To the Editor:
Implementation of the 21st Century Cures Act took effect in April 2021, specifying that clinical notes are among electronic information that must not be blocked and must be made available free of charge to patients.1 Despite the laudable intentions of the Cures Act, we believe its implementation is already causing unintended consequence for clinical care or research procedures. These regrettable consequences stem from patients’ misunderstanding of the medical record. To illustrate, let us reflect on the following example.
Early in April 2021, we provided anesthesia care for a young woman whom we considered to be clinically unremarkable with a history significant only for anxiety and who underwent a minor procedure. A size 3 laryngeal mask airway was placed and removed because of unacceptable air leak, at which point blood was noted and the laryngeal mask airway was replaced uneventfully with an endotracheal tube and without desaturation. The patient did well during the case, and after an uneventful recovery she was briefed by the attending anesthesiologist before discharge on the blood and intubation. On the third postoperative day the attending received an email from the patient requesting a phone call to personally explain the anesthesia notes because, according to her, she was not processing the medical terms.
This led to a 20-min consultation with the attorney of the institution’s risk management office whose advice was to return the patient’s call request. The attorney also advised that the discussion be limited to one brief phone conversation and, if further dialogue is still necessary, to invite the patient to come for an in-person meeting with the attending and a witnessing colleague. Unfortunately, the phone conversation was not constructive. The patient had many questions about technical details such as laryngeal mask airway sizing, medication dosing, and the decision to intubate. Her upset emotional state only seemed to cloud any attempts to clarify information and allay her already apparent mistrust of the medical profession. Indeed, she was convinced that during the procedure she did not receive adequate oxygen, that her blood pressure was too low, that we harmed her, and that we were trying to hide the truth from her. This prompted an additional attorney consultation of 13 min, which advised to document the conversation and enter the email into the electronic medical record system of the institution.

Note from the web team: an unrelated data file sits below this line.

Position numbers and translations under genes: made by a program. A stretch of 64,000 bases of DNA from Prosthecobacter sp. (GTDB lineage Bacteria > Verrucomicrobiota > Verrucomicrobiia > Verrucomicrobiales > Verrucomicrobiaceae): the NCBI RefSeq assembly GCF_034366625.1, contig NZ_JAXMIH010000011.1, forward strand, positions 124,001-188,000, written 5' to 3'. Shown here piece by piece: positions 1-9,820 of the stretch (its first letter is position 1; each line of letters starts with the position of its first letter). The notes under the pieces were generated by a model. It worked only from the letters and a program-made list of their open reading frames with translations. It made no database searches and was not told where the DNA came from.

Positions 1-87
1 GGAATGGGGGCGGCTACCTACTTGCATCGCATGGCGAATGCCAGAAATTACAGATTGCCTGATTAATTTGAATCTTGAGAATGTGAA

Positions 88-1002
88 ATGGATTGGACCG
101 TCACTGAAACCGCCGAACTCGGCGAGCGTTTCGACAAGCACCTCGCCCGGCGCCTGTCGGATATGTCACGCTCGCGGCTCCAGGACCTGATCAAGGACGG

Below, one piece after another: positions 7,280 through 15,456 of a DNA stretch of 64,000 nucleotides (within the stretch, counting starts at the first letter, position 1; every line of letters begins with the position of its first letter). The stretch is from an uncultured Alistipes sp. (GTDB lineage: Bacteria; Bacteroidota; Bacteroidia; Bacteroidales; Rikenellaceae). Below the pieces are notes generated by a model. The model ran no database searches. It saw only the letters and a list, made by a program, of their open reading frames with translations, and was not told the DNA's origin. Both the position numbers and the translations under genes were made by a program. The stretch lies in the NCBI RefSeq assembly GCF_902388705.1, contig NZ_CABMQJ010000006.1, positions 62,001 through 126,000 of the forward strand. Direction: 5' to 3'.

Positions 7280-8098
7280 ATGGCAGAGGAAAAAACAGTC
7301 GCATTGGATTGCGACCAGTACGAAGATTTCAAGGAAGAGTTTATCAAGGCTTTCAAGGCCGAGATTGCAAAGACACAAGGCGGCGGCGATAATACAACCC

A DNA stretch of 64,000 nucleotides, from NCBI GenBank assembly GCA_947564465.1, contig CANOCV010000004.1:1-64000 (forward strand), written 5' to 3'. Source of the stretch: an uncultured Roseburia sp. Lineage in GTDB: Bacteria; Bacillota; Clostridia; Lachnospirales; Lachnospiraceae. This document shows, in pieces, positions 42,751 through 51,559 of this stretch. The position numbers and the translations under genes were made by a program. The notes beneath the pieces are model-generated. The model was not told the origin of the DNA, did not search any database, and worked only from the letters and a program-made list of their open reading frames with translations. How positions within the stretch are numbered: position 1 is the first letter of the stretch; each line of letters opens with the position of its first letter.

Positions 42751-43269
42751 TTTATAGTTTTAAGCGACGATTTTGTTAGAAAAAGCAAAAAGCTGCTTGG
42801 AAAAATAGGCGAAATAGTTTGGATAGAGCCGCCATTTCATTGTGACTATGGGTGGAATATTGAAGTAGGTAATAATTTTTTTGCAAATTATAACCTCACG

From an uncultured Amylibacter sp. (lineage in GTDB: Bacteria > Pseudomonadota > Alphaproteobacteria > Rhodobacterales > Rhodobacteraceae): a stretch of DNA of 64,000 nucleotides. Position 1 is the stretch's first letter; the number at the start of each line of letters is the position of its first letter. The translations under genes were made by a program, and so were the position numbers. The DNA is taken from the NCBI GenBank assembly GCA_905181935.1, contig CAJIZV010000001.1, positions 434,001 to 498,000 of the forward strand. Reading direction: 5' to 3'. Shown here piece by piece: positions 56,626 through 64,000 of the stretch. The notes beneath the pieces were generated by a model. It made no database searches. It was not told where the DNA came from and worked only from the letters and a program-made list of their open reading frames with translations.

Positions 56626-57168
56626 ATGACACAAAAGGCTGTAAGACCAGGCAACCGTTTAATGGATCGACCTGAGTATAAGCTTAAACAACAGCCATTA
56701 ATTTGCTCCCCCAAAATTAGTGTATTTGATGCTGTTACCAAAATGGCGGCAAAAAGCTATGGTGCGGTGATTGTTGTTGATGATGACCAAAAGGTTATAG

Ultimately, this patient left with a false and distressing feeling that she was physically injured when in fact she was not. This psychologic unease can be severe, and its consequences can be serious, difficult to measure, but nonetheless real. These unintended consequences can be amplified in cases of psychiatric illness. All sorts of tragedies can potentially spiral from misjudgments of information.2
This new act has certainly introduced some unfamiliar perioperative considerations to our specialty. At the time of the follow-up phone call, we did not realize that the patient was forming her interpretation based on the partial medical record—she only had access to the notes archive, which we later realized does not include the intraoperative anesthetic record. In light of the Cures Act, closer consideration should be given to how a single piece of medical information may be easily misinterpreted on its own outside the context of the rest of the record. Clinical documentation has typically been written to address an audience of clinicians. This mindset is now a changing paradigm as our audience will inevitably involve more nonclinical readers. This is a problem, given the technical nature of anesthetic records that can sometimes be difficult to understand, even for clinicians outside of anesthesiology. We anticipate that the extent of our documentation will evolve and that more time will now be spent on documentation. We hope that the example above helps to appreciate some of the additional costs incurred in the new open system—costs that are ultimately incurred by patients and payers. We are also concerned that more patients will opt to share and discuss their medical record on social media. These platforms can be destructive to the process of seeking truth from facts.
The authors declare no competing interests.